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An item placed on the consent agenda and slated for quick approval was pulled and put on the regular agenda for discussion during Tuesday night’s county council meeting.
Councilor Ralph Phelps pulled the item pertaining to the approval to submit an application for a broadband infrastructure grant under the American Recovery and Reinvestment Act, for further discussion.
Members of the Regional Economic Development Initiative have identified broadband as northern New Mexico’s number one infrastructure priority.
This year, according to county documents, the seven local governments involved in the REDI, in partnership with tribal governments and community institutions in Northern New Mexico, are developing a plan for deployment of an open, regional broadband network.
The documents further state that under the Broadband Technology Opportunities Program (BTOP) in the National Telecommunications and Information Administration (NTIA) and Broadband Infrastructure Program (BIP) in the U.S. Department of Agriculture Rural Utility Service (RUS), which are subcomponents of the American Recovery and Reinvestment Act, the REDI region plans to submit the following applications for broadband federal stimulus funding:
• Santa Fe Regional Telecom Coalition (BTOP),
• San Ildefonso Pueblo/Tewa.com (BIP),
• Kit Carson Electric (BIP),
• and Los Alamos County (BIP).
The document also states that potential BIP applications from Rio Arriba County, the City of Española and adjacent pueblos, based on an ongoing broadband assessment are a possibility.
Los Alamos County is planning to submit a middle mile application that would provide a fiber pathway from the roundabout on Diamond to White Rock, ending at the proposed economic development site.
According to county documents, a breakout point for San Ildefonso and a radio pathway from Los Alamos to Rio Rancho to provide increased bandwidth availability are included. The cost for these pathways is estimated at $3,850,000 including 10 percent contingency.
The design/build of a regional Network Operations Center (NOC) would also be included in the application. In addition, an entrance facility for open network providers could be located on numerous county-owed properties in Los Alamos or White Rock.
The cost for the NOC is estimated at $6,750,000 based on the analysis of the current county building projects in Los Alamos. The facility would also remove the IT staff, central server and central network functions from the new municipal building.
County IT Manager Laura Gonzales briefed council on the applications process as well as deadlines and the overall plan for broadband infrastructure.
“There are two agencies putting out money for the public. This is over a three-year period, so it could go all the way into FY13,” she said. “San Ildefonso suggested we rent out fiber to the edge of the county and take it down an extra seven miles, to San Ildefonso. The cost for the extra seven miles would be $752,000. That’s something you should consider,” she told council.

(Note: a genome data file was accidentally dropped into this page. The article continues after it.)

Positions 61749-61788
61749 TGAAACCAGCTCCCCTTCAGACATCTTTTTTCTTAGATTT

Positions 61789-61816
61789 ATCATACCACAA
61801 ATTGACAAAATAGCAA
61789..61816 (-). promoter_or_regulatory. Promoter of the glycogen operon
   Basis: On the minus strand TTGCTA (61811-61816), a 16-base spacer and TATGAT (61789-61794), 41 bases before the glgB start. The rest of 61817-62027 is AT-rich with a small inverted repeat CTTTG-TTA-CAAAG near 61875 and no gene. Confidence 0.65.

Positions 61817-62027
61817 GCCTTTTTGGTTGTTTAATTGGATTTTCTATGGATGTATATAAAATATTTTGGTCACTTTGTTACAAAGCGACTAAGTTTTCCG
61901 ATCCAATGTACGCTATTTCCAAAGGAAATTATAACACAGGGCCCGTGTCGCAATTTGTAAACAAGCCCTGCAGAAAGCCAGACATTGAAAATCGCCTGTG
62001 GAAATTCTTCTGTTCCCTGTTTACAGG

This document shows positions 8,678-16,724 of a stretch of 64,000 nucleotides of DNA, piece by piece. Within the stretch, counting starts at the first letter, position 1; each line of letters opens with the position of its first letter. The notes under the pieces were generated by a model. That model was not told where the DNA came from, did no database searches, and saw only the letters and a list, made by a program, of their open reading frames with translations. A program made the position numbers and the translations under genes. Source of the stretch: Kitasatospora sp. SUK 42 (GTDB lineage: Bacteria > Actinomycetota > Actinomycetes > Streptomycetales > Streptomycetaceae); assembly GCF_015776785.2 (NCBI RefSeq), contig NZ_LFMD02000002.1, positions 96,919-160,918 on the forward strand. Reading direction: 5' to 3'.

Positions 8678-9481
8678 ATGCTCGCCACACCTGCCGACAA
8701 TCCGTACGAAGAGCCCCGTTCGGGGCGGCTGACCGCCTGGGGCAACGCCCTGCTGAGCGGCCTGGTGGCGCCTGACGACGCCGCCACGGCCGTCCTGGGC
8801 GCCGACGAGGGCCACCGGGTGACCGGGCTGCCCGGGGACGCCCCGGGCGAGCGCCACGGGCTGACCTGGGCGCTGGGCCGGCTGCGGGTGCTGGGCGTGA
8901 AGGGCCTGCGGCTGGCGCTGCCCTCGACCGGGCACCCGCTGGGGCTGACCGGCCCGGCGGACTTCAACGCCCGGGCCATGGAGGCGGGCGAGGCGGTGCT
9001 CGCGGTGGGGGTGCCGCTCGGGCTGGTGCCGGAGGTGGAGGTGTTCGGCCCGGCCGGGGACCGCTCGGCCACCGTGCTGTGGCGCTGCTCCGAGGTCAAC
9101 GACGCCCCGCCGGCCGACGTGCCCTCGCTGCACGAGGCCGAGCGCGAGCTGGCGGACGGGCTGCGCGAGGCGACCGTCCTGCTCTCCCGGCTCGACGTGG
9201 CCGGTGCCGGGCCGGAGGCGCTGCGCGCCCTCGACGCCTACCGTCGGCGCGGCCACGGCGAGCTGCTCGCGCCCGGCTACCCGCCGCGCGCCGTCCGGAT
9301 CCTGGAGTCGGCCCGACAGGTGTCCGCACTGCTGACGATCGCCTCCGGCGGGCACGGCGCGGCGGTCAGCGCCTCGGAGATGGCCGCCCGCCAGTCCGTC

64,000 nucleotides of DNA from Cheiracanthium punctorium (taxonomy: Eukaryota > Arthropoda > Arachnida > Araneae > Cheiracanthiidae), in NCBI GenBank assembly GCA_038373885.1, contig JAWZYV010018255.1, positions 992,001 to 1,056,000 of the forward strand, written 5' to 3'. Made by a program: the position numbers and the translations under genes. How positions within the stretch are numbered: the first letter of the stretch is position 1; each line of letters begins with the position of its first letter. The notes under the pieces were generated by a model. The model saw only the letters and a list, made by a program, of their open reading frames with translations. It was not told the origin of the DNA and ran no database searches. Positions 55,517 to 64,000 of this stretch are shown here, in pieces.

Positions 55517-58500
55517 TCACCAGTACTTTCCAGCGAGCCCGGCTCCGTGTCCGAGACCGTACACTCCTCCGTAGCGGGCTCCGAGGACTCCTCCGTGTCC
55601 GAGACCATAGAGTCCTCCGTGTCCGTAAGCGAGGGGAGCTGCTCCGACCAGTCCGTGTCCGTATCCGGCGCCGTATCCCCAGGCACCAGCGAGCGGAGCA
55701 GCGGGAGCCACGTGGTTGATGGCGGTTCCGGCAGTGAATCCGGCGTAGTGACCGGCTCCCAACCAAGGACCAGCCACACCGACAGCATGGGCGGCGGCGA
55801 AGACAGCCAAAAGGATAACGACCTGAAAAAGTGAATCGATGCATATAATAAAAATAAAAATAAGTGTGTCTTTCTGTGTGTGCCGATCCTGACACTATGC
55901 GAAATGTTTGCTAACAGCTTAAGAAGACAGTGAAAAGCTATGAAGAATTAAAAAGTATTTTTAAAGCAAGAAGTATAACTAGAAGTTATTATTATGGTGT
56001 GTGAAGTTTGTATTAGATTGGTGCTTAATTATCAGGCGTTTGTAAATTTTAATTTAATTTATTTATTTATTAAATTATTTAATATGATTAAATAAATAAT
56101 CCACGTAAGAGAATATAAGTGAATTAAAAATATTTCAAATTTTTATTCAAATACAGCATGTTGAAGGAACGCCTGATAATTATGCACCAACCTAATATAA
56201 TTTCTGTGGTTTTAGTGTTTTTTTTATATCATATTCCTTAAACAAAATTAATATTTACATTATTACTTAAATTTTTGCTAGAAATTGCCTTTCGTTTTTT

Councilor Nona Bowman made clear that she was not happy that this item had been put on the consent agenda.
“I usually don’t do this, but I’m going to say something about it. When we have an issue like this, it should be on the regular agenda,” she said.
In addition, Bowman was unconvinced that spending so much money on broadband was a good idea.
“This won’t just be a big expense to the community now, but also in the future. I’m afraid this technology will be obsolete in a few years. I think everything will go wireless,” she said.
Gonzales assured Bowman that the equipment can be upgraded and speed can also be increased once the infrastructure is in place.
“It’s more reliable than wireless and radio. We’d eventually want to have a fiber pathway all the way to Albuquerque,” Gonzales said.
Councilor Robert Gibson also asked Gonzales a few questions regarding the plan and eventually said, “I don’t know that we know what we’re getting into, but we don’t have a lot of time to figure it out,” he said of the looming August deadline for the application.
Resident Richard Dunn commented on the project, as well. “I usually say slow down (on projects), but I don’t think we have the luxury on this one.”
Concluding discussion of the topic, Council Chair Michael Wheeler said, “We’re committed to doing this. It’s a council goal and this is a good time to do this.”
Councilor Sharon Stover then made a motion, seconded by Gibson that council authorize the submission of an application for a broadband infrastructure grant under the American Recovery and Reinvestment Act.
Councilor Vincent Chiravalle offered a friendly amendment but it failed due to lack of a second. Phelps then offered a friendly amendment to apply for a network operations center, fiber backbone, radio link to Rio Rancho and a connection to the San Ildefonso Pueblo.
The amendment was accepted and the motion passed 6-0.